attributed to me; I merely asked where the English examination came in—whether at the commencement or close of the day.

“I hesitate,” said he, “whether at the very beginning, before many persons are come, and when your aspiring nature will not be gratified by a large audience, or quite at the close, when everybody is tired, and only a jaded and worn-out attention will be at your service.”

“Que vous êtes dur, monsieur!” I said, affecting dejection.

“One ought to be ‘dur’ with you. You are one of those beings who must be kept down. I know you! I know you! Other people in this house see you pass, and think that a colourless shadow has gone by. As for me, I scrutinized your face once, and it sufficed.”

“You are satisfied that you understand me?”

Without answering directly, he went on, “Were you not gratified when you succeeded in that vaudeville? I watched you and saw a passionate ardour for triumph in your physiognomy. What fire shot into the glance—not mere light, but flame! Je me tins pour averti.”

“What feeling I had on that occasion, monsieur—and pardon me if I say you immensely exaggerate both its quality and quantity—was quite abstract. I did not care for the vaudeville. I hated the part you assigned me. I had not the slightest sympathy with the audience below the stage. They are good people, doubtless, but do I know them? Are they anything to me? Can I care for being brought before their view again to-morrow? Will the examination be anything but a task to me—a task I wish well over?”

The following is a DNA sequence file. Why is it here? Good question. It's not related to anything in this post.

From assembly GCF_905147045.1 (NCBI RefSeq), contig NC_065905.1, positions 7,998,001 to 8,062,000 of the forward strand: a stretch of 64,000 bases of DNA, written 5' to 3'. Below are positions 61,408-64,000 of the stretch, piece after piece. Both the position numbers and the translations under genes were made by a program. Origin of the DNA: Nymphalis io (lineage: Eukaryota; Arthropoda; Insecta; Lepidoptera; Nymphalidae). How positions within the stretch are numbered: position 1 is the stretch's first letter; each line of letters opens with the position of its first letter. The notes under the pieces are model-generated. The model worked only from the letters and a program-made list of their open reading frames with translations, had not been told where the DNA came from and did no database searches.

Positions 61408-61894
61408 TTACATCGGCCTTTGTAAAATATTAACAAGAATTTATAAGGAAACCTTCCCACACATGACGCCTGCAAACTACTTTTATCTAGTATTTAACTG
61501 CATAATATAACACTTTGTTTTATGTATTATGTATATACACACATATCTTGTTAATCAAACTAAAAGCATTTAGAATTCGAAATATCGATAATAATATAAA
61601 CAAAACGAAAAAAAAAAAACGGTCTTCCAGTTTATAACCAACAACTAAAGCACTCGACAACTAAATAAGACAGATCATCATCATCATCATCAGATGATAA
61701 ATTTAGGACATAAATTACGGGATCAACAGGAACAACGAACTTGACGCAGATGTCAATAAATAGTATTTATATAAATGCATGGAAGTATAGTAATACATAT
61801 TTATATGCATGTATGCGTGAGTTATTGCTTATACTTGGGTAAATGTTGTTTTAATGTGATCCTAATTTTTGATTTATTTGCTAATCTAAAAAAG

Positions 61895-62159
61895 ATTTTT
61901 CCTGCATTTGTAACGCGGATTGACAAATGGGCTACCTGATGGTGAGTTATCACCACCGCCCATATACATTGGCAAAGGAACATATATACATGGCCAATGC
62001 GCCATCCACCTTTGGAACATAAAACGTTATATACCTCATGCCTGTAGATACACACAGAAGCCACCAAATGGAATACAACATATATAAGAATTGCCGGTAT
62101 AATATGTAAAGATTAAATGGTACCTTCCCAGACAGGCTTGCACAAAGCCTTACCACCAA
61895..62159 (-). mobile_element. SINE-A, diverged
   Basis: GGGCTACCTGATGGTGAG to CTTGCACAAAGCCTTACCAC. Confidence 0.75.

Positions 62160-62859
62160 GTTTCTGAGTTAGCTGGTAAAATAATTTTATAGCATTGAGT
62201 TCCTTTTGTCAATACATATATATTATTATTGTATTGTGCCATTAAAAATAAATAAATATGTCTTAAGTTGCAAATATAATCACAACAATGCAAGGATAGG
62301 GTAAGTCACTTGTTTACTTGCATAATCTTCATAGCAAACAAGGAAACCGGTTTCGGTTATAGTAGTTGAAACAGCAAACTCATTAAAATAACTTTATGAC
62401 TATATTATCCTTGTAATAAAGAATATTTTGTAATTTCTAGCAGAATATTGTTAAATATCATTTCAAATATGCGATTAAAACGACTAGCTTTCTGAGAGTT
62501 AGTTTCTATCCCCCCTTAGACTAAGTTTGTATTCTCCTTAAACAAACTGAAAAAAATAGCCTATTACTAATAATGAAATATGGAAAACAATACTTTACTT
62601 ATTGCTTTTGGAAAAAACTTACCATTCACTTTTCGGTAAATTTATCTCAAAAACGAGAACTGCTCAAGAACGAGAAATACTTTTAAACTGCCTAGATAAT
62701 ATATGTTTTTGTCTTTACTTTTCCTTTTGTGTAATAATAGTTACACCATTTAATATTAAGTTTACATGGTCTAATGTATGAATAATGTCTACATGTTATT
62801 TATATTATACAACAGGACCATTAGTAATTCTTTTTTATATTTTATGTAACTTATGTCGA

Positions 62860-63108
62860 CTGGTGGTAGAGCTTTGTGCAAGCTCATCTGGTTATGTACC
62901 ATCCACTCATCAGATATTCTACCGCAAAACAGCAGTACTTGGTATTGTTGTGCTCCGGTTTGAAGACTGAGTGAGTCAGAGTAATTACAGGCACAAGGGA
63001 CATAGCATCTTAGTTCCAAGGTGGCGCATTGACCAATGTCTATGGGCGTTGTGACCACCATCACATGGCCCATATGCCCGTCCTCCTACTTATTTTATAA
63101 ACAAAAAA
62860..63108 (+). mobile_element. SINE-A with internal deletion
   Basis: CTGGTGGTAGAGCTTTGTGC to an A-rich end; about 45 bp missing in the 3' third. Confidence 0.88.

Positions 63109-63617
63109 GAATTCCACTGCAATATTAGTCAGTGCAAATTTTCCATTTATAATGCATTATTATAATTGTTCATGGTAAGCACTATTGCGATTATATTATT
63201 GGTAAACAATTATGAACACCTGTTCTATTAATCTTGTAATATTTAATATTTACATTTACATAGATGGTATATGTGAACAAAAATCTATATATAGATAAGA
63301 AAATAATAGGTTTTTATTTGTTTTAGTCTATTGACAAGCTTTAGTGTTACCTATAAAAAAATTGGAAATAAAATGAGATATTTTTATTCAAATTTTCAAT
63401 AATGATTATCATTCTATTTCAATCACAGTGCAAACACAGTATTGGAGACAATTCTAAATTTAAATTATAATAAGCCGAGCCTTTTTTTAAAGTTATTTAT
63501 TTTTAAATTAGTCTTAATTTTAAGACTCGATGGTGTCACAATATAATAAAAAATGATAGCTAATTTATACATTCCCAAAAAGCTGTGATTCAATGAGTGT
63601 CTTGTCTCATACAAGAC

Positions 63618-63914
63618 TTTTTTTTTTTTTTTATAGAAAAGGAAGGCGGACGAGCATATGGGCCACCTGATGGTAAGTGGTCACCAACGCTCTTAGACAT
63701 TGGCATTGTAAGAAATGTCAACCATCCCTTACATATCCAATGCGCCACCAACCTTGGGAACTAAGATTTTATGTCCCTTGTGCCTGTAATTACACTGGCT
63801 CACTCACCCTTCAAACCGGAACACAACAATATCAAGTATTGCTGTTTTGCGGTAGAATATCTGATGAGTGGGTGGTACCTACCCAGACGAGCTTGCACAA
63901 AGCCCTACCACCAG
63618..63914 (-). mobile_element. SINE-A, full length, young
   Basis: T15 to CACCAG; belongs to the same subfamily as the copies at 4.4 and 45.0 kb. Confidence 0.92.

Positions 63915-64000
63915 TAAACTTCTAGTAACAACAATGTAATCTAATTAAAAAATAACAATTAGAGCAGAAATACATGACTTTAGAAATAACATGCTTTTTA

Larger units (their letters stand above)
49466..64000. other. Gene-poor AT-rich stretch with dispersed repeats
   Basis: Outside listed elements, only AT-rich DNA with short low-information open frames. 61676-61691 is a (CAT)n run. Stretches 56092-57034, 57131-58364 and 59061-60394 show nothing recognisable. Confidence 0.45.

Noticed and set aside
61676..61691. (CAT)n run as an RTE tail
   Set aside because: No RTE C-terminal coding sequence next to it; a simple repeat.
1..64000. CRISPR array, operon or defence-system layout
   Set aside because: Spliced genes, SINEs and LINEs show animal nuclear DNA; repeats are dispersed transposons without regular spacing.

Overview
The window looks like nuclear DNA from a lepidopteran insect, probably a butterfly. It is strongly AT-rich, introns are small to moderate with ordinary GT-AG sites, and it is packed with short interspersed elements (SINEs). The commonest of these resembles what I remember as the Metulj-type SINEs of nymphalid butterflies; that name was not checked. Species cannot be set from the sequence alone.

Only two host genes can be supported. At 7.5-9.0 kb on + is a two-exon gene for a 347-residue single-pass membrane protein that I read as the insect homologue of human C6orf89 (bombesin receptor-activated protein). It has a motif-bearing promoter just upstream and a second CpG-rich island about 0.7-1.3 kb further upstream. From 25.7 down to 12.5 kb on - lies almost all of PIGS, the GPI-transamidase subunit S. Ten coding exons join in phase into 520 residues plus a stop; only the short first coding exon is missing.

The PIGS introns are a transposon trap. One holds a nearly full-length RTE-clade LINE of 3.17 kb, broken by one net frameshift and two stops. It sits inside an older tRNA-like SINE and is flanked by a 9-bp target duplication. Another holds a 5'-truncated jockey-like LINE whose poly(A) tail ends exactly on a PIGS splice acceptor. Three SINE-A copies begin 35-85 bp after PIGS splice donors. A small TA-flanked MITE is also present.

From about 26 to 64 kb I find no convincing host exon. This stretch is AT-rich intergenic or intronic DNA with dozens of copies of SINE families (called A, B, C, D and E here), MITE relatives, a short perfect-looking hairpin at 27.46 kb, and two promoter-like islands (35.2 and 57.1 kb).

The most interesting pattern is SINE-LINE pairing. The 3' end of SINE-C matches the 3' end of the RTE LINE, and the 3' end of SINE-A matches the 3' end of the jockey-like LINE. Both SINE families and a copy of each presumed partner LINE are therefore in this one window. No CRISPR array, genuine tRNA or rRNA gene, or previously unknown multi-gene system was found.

“Shall I take it out of your hands?”

“With all my heart, if you do not fear failure.”

“But I should fail. I only know three phrases of English, and a few words; par exemple, de sonn, de mone, de stare. Est ce bien dit? My opinion is that it would be better to give up the thing altogether—to have no English examination, eh?”

“If madame consents, I consent.”


“Very heartily.”

He smoked his cigar in silence. He turned suddenly.

“Donnez-moi la main,” said he, and the spite and jealousy melted out of his face, and a generous kindliness shone there instead.

“Come, we will not be rivals, we will be friends,” he pursued. “The examination shall take place, and I will choose a good moment; and instead of vexing and hindering, as I felt half inclined ten minutes ago (for I have my malevolent moods; I always had from childhood), I will aid you sincerely. After all, you are solitary and a stranger, and have your way to make and your bread to earn; it may be well that you should become known. We will be friends; do you agree?”

“Out of my heart, monsieur. I am glad of a friend. I like that better than a triumph.”

“Pauvrette!” said he, and turned away and left the alley.

  By PanEris using Melati.

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